Effect of ethylene oxide sterilization on polyvinyl alcohol hydrogel compared with gamma radiation

Grace Pohan, Sabrina Mattiassi, Yuan Yao, Aung Moe Zaw, Deirdre E.J. Anderson, Marie F.A. Cutiongco, Monica T. Hinds, Evelyn K.F. Yim

Research output: Contribution to journalArticlepeer-review

12 Scopus citations


This study investigated the effects of terminal sterilization of polyvinyl alcohol (PVA) biomaterials using clinically translatable techniques, specifically ethylene oxide (EtO) and gamma (g) irradiation. While a few studies have reported the possibility of sterilizing PVA with g-radiation, the use of EtO sterilization of PVA requires additional study. PVA solutions were chemically crosslinked with trisodium trimetaphosphate and sodium hydroxide. The three experimental groups included untreated control, EtO, and g-irradiation, which were tested for the degree of swelling and water content, and mechanical properties such as radial compliance, longitudinal tensile, minimum bend radius, burst pressure, and suture retention strength. In addition, samples were characterized with scanning electron microscopy, differential scanning calorimetry, X-ray photoelectron spectroscopy, and water contact angle measurements. Cell attachment was assessed using the endothelial cell line EA.hy926, and the sterilized PVA cytotoxicity was studied with a live/dead stain. Platelet and fibrin accumulation was measured using an ex vivo shunt baboon model. Finally, the immune responses of PVA implants were analyzed after a 21-day subcutaneous implantation in rats and a 30-day implantation in baboon. EtO sterilization reduced the PVA graft wall thickness, its degree of swelling, and water content compared with both g-irradiated and untreated PVA. Moreover, EtO sterilization significantly reduced the radial compliance and increased Young's modulus. EtO did not change PVA hydrophilicity, while g-irradiation increased the water contact angle of the PVA. Consequently, endothelial cell attachment on the EtO-sterilized PVA showed similar results to the untreated PVA, while cell attachment significantly improved on the g-irradiated PVA. When exposing the PVA grafts to circulating whole blood, fibrin accumulation of EtO-sterilized PVA was found to be significantly lower than g-irradiated PVA. The immune responses of g-irradiated PVA, EtO-treated PVA, and untreated PVA were compared. Implanted EtO-treated PVA showed the least MAC387 reaction. The terminal sterilization methods in this study changed PVA hydrogel properties; nevertheless, based on the characterizations performed, both sterilization methods were suitable for sterilizing PVA. We concluded that EtO can be used as an alternative method to sterilize PVA hydrogel material.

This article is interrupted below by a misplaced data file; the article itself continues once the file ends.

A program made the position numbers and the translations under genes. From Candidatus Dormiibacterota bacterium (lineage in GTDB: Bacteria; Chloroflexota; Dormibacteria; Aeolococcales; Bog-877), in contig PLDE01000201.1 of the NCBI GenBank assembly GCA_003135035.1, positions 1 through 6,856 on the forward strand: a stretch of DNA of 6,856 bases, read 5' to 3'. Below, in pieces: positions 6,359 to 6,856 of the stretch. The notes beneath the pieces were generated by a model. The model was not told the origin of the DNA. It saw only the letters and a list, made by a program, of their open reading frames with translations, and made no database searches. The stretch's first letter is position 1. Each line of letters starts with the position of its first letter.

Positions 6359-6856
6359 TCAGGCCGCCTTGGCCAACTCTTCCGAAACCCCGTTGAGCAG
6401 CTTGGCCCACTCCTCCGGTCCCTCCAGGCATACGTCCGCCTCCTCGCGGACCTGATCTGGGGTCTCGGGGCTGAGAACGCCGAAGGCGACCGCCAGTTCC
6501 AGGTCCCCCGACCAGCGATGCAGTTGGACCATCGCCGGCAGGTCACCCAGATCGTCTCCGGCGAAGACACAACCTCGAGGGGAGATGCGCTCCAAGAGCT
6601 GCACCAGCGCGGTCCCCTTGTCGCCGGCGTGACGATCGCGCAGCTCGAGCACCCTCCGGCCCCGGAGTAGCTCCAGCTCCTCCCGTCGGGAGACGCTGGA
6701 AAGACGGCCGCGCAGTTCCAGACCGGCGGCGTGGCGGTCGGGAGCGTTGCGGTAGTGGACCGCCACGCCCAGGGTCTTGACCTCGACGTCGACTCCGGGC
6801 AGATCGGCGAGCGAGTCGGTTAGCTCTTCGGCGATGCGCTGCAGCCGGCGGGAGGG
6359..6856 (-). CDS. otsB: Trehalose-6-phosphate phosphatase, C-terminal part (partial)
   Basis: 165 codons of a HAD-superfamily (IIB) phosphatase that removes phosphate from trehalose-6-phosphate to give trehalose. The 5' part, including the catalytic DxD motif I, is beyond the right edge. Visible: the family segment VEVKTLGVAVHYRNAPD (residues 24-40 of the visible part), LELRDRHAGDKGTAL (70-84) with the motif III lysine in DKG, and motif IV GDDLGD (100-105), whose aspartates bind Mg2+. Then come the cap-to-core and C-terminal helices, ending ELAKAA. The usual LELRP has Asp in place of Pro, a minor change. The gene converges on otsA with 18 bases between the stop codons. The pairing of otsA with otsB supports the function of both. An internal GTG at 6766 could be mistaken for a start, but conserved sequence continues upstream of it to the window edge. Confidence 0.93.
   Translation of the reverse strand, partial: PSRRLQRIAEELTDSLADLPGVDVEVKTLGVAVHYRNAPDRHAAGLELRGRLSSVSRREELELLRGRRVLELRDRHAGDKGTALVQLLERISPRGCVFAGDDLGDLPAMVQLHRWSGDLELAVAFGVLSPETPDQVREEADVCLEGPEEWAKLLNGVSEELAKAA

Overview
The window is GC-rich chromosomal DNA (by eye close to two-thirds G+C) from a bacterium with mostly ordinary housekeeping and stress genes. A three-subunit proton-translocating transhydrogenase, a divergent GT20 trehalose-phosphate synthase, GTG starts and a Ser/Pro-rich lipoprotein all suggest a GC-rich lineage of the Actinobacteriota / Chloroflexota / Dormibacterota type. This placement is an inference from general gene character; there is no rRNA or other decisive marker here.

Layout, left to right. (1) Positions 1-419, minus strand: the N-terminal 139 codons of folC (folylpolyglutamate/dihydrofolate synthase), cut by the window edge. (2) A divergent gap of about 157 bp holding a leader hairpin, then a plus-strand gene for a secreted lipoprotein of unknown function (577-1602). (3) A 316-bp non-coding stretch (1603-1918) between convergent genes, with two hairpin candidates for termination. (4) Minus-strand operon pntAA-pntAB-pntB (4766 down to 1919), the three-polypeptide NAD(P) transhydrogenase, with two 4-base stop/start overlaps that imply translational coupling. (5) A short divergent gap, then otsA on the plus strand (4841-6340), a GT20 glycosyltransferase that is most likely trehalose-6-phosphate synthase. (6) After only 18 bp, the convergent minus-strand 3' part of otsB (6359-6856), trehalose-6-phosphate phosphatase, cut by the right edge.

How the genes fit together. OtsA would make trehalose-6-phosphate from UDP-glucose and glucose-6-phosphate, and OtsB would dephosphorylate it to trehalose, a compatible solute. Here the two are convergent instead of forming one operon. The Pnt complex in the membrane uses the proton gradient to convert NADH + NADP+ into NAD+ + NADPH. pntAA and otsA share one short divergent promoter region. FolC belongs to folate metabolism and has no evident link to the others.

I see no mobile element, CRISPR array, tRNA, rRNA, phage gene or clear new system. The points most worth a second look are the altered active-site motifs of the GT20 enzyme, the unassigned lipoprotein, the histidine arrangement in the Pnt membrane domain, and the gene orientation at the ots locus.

Original languageEnglish (US)
Pages (from-to)1077-1090
Number of pages14
JournalTissue Engineering - Part A
Issue number19-20
StatePublished - Oct 2020


  • Cell adhesion
  • Hemocompatibility
  • Irradiation
  • Small-diameter vascular grafts
  • Terminal sterilization

ASJC Scopus subject areas

  • Bioengineering
  • Biochemistry
  • Biomaterials
  • Biomedical Engineering


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